Ah, autumn in Italy: The weather is crisp, the produce beautiful (don’t you love it when apples and eggplant and truffles are in season?), and the tourist crowds have started to dissipate. It’s also the only time when somehow, inexplicably, I sometimes get a whiff of that countryside woodsmoke-smell—the kind that makes me want to bundle up and go for a hayride—in the center of Rome.
From the time I was a little girl, the fall has been my favorite season. It's the time of my birthday, of a fresh start to a new (school) year, of finally being able to cozy up in sweaters and tromp through dry leaves and smell woodsmoke in the air. While I'll always be partial to the glorious falls of New England, the autumn in Rome is pretty wonderful, too.
Here are five things I'm most excited about this fall in Rome.
There's something special about the light in Rome in autumn. Hard to show—and even harder to describe—it's a kind of golden glow that covers everything, and not just in the evening. When I first moved here, it was an October. And this light was one of the things about Rome that made me fall in love.
When it comes to fashion, the fall is when Romans are in their element… thanks to the unpredictability of the elements themselves. The cooling temperatures and flash rainstorms mean that, to keep warm and ward off such horrible made-up diseases as la cervicale, every self-respecting Italian has to bundle up with scarves and coats (and sweaters and and gloves and hats). Even if it's an unseasonably warm day. The impressive part? While I feel like an overstuffed snowman in my layers, they manage to make all of that bundling up look nothing short of stylish.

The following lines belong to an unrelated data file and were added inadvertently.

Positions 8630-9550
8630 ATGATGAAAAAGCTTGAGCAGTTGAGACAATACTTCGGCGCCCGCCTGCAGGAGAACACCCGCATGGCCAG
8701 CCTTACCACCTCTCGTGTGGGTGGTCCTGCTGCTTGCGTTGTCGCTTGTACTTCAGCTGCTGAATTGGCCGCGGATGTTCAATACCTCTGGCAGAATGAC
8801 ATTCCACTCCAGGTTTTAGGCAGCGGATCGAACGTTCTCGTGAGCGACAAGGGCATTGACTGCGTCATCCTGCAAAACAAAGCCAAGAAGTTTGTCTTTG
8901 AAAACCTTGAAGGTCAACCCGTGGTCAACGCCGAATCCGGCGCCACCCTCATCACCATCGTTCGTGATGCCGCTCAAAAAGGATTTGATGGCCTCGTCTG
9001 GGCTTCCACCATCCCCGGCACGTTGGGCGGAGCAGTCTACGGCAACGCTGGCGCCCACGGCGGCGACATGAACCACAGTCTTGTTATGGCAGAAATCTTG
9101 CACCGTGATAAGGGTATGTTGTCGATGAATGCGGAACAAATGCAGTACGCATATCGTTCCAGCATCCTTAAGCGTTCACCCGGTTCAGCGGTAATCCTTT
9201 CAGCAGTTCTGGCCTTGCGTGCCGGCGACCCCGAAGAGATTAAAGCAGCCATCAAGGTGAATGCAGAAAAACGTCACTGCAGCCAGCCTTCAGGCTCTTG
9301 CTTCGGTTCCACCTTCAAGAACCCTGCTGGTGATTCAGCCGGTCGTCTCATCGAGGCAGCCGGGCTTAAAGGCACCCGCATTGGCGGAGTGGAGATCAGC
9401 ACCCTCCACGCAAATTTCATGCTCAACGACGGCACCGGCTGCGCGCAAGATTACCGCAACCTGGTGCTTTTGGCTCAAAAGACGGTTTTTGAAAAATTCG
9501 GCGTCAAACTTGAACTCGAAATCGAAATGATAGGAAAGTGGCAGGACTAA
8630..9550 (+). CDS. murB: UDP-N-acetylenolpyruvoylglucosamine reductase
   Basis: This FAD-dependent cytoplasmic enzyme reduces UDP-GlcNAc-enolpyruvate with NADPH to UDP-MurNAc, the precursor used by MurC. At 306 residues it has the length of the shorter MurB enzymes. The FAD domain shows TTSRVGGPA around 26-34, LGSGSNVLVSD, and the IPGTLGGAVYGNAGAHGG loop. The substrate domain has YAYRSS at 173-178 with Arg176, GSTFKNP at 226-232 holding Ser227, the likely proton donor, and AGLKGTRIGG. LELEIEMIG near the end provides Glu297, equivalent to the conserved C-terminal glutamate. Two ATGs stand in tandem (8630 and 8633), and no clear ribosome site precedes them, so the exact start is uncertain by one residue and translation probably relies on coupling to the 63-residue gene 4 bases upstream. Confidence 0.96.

When it rains in Rome—which it starts to, like clockwork, every September—it's rarely the ongoing, trickling, depressing rain you get in, say, London. Instead, the rain pours down hard. And then, just as suddenly, stops. The result? Dramatic, Turner-worthy skies and a gloss over everything that makes the city that much more beautiful—and photogenic.
Rome's summer heat always sucks the appetite right out of me. But as temperatures drop, tucking into the simple-but-stick-to-your-ribs staples of Roman cuisine, like pasta carbonara (above, from Da Danilo)—isn't just palatable again. It's glorious.
I'm such a New England girl, it took moving to Rome for me to realize that, yes, trees change color in other places, too. In Rome, one of my favorite places to wander in autumn is the Villa Borghese, an oasis of trees, and autumn colors, in the city center.